Former Browns head coach Sam Rutigliano has serious doubts that they will.
"In any situation, no matter what it is, coaches like to gather all the facts, analyze them and make a decision based on that, but I'm not sure they can do it in this situation," said the boss of the Kardiac Kids, who now analyzes his old team for two Cleveland TV stations.
"First of all, forget about all these training camp practices and even the intrasquad scrimmage they had last Sunday, as being things you can use to help make the decision. It's touch football. There's no tackling. You have to wait until the bullets start flying – the preseason games, when guys are rushing the quarterback and trying to take his head off – before you can start compiling the information you need.
"But not even all of that is useable. The only thing you can use in that is when one of the quarterbacks is working with the No. 1 offense against the opponent's No. 1 defense. And with the No. 1s on both sides playing only in the first quarter, you're not going to have many plays to go on. Also, when the second quarterback goes in, he will be with the No. 2 offense against the No. 2 defense. You can't use any of that. A lot of those guys won't be around in a couple of weeks."
Rutigliano went on, "In the second game, the No. 1s will play a half, and then in the third game, they'll play three quarters. The fourth game is useless because the No. 1s will play only a series or two before getting out of there to avoid injury.
"So you have only six quarters total over three games to make your decision, but how many plays during that time are Anderson and Quinn going to get with the No. 1 against the No. 1s? It won't be many, certainly not as many as you would like. There just aren't that many plays to go around.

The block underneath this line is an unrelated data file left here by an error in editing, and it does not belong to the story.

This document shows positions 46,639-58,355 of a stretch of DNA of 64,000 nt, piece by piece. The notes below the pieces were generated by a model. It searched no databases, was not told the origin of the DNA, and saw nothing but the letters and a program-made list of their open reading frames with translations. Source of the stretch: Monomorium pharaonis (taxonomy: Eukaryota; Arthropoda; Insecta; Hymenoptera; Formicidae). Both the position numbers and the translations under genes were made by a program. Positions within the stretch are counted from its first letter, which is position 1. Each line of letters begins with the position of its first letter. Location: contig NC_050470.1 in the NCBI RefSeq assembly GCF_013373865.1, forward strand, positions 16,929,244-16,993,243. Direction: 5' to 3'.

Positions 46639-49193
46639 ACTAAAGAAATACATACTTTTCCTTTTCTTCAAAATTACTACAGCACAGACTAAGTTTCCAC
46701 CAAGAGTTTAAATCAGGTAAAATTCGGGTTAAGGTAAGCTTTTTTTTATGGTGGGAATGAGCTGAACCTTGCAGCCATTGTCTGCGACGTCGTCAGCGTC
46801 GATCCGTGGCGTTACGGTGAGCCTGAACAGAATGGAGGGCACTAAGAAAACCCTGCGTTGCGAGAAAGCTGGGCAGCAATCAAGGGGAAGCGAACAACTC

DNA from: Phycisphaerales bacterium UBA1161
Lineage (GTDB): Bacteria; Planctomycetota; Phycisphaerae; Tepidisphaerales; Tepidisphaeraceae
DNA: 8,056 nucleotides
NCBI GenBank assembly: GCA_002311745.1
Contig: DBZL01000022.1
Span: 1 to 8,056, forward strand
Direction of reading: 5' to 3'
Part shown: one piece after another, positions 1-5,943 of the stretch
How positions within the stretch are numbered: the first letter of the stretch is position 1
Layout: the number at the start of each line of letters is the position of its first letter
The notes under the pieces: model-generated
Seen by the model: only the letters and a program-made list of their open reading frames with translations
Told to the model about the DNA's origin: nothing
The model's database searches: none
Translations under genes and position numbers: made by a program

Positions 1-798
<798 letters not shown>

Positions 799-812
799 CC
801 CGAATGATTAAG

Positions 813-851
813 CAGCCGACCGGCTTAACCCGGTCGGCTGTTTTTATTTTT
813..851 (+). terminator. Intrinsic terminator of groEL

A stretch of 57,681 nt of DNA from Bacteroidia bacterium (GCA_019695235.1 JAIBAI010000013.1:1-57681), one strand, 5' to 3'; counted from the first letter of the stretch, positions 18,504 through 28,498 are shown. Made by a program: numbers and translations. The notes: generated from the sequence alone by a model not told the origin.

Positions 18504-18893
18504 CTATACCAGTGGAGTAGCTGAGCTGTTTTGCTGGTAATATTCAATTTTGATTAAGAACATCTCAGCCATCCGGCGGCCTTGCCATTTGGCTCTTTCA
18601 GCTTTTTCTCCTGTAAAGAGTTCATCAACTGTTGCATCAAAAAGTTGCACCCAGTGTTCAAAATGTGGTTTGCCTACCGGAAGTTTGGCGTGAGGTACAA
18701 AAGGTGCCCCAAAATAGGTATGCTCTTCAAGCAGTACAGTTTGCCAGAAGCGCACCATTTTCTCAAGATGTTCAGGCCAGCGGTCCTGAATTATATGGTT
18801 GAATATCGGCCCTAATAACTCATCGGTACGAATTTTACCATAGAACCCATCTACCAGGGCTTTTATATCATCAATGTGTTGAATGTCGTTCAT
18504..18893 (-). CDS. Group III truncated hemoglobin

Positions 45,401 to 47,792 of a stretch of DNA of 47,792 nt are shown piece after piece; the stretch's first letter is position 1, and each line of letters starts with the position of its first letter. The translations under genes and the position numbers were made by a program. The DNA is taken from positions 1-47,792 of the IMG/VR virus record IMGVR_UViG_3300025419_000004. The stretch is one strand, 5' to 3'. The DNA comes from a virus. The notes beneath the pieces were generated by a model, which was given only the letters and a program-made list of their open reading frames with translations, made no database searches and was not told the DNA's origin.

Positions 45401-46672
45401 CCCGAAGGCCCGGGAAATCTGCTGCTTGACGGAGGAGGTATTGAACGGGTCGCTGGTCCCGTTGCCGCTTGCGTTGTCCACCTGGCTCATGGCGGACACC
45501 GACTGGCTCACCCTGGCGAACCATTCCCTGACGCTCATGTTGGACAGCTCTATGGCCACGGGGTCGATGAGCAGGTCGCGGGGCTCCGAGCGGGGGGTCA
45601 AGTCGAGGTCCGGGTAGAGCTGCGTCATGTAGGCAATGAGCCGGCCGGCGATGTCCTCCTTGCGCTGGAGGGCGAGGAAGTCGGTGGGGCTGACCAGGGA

"That means you're going to make this big decision – the biggest you'll make all season since it involves the quarterback – and you've got only this finite number of plays to look at. It will make it very tough. You'd like many more plays than that."
Rutigliano said the Browns need to name a starting quarterback as soon as possible, well before the preseason gets too far along, so the team can adjust and the QB and the receivers can begin getting their timing down.
"You want your starting quarterback throwing day after day after day to your starting receivers," he said. "They all need to have a tight relationship, and it can't start soon enough.
"But of course, that can't happen – at least the way it needs to happen with a lot of reps every day – until you name a starter."
Rutigliano thinks Quinn should be the starter. He thought he should have been named already. He also thought Quinn should have been the starter last year and even in 2007, when he was a rookie.
"You don't trade up to draft a guy in the first round and then put him on the bench," Rutigliano said. "You get him in there and play him. Why wait?"
He thinks Quinn's leadership abilities -- his ability to command the team in the huddle -- and the guile and moxie he developed from having started all four years in the pressure cooker at Notre Dame, have served to prepare him well to be an NFL quarterback.
"If you can handle things at Notre Dame, then you can handle them anywhere, even in the pros," Rutigliano said.
The former coach says Quinn, especially with that leadership, reminds him of Brian Sipe, the quarterback Rutigliano had in 1980 when he won the NFL MVP award and led the Browns to an 11-5 record and the AFC Central title.
But Rutigliano isn't picking the quarterback this time. That will be handled by Mangini, offensive coordinator Brian Daboll and the rest of the members of the offensive coaching staff. They're convinced they're going about this QB derby the right way and will make the correct decision at the proper time.
Whatever happens, it will add some real spice to the rest of training camp and the preseason games. Looking for a starting quarterback – especially in Cleveland, where quarterback controversies have always been king – will do that.